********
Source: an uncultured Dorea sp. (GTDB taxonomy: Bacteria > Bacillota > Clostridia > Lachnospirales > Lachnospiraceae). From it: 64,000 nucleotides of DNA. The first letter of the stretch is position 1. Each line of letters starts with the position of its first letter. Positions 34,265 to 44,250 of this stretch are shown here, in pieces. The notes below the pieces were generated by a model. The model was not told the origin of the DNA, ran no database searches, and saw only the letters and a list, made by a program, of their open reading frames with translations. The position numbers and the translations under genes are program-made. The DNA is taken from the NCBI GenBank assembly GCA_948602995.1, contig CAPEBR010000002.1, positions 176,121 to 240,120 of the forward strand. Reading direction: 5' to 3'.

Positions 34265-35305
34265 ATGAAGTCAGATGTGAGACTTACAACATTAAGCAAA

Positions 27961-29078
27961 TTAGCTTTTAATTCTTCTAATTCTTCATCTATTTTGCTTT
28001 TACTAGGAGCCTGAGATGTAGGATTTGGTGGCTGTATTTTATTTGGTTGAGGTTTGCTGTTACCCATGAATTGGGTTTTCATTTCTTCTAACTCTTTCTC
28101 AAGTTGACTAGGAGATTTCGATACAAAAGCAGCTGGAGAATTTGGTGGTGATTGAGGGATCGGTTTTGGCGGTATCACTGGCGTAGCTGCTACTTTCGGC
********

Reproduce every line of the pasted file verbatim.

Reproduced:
Source: an uncultured Dorea sp. (GTDB taxonomy: Bacteria > Bacillota > Clostridia > Lachnospirales > Lachnospiraceae). From it: 64,000 nucleotides of DNA. The first letter of the stretch is position 1. Each line of letters starts with the position of its first letter. Positions 34,265 to 44,250 of this stretch are shown here, in pieces. The notes below the pieces were generated by a model. The model was not told the origin of the DNA, ran no database searches, and saw only the letters and a list, made by a program, of their open reading frames with translations. The position numbers and the translations under genes are program-made. The DNA is taken from the NCBI GenBank assembly GCA_948602995.1, contig CAPEBR010000002.1, positions 176,121 to 240,120 of the forward strand. Reading direction: 5' to 3'.

Positions 34265-35305
34265 ATGAAGTCAGATGTGAGACTTACAACATTAAGCAAA

Positions 27961-29078
27961 TTAGCTTTTAATTCTTCTAATTCTTCATCTATTTTGCTTT
28001 TACTAGGAGCCTGAGATGTAGGATTTGGTGGCTGTATTTTATTTGGTTGAGGTTTGCTGTTACCCATGAATTGGGTTTTCATTTCTTCTAACTCTTTCTC
28101 AAGTTGACTAGGAGATTTCGATACAAAAGCAGCTGGAGAATTTGGTGGTGATTGAGGGATCGGTTTTGGCGGTATCACTGGCGTAGCTGCTACTTTCGGC